Quote from WIKIPEDIA
"The Antikythera mechanism is an ancient artifact believed to be an early clockwork mechanism. It was discovered in a shipwreck off the Greek island of Antikythera, between Kythera and Crete, and has been dated to about 87 BC.
The wreck was discovered in 1900 at a depth of about 40 m (140 ft), and many statues and other works were retrieved from it by sponge divers. On May 17, 1902, archaeologist Spyridon Stais noticed that one of the pieces of rock had a gear wheel embedded in it.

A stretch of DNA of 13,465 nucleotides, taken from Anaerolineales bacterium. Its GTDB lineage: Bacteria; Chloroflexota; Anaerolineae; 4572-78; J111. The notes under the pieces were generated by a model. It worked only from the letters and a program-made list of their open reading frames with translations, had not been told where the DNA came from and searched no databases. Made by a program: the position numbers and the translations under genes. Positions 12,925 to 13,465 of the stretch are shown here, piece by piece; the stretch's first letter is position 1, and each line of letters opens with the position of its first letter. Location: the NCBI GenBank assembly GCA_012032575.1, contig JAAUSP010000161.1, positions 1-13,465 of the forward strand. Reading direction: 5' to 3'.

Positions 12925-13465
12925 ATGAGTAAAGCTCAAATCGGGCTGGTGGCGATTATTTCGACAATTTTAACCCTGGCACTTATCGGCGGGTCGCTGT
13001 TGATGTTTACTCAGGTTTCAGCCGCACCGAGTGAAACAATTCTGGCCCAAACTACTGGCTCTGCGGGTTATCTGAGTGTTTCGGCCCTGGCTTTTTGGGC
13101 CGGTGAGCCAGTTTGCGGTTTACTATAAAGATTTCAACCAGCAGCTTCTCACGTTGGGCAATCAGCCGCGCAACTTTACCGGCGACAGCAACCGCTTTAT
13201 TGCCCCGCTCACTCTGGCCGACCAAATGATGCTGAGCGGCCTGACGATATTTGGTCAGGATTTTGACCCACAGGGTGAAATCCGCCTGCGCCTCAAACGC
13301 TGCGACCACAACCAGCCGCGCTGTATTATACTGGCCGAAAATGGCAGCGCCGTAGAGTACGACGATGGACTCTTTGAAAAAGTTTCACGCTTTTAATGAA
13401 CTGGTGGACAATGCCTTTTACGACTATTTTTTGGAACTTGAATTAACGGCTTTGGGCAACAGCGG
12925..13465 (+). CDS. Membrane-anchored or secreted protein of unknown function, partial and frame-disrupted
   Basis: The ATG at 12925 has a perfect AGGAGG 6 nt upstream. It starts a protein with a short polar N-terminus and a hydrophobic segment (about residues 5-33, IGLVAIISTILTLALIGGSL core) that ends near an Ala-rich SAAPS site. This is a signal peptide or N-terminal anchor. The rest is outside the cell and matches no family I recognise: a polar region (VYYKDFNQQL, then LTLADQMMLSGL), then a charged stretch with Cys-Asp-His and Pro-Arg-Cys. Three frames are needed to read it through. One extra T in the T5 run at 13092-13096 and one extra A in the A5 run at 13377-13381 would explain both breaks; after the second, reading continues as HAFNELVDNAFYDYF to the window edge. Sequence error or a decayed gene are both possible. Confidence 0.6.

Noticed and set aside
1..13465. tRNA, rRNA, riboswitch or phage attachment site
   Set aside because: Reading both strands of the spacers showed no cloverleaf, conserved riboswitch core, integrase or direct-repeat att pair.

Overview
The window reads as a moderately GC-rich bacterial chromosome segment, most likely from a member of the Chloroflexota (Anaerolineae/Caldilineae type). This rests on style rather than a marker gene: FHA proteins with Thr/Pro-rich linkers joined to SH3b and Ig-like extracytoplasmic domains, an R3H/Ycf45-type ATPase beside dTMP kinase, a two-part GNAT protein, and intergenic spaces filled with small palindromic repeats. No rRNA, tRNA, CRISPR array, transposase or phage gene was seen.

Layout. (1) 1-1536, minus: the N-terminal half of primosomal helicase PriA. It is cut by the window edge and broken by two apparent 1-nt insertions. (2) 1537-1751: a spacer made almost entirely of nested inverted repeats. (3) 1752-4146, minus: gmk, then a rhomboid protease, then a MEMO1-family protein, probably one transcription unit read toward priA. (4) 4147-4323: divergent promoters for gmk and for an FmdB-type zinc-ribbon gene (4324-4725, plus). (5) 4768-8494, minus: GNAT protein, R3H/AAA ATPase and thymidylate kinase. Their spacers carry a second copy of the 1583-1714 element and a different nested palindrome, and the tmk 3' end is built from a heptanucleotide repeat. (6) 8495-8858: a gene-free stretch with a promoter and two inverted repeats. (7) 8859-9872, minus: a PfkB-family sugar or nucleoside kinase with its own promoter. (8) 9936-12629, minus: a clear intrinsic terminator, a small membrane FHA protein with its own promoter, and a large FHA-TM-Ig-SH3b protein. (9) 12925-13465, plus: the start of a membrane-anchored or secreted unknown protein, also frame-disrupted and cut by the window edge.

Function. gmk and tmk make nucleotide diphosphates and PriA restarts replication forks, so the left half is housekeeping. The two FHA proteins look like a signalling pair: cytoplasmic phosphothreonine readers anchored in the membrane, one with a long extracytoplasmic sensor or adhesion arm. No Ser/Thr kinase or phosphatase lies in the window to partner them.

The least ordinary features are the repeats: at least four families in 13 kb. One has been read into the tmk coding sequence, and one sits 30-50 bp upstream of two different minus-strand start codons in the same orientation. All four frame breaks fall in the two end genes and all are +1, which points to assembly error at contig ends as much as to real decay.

The mechanism is the oldest known surviving geared mechanism, made from bronze in a wooden frame, and has puzzled and intrigued historians of science and technology since its discovery. The most commonly accepted theory of its function is that it was an analog computer designed to track the movements of heavenly objects. Recent working reconstructions of the device support this analysis. The device is all the more impressive for its use of a differential gear, which was previously believed to have been invented in the 16th century"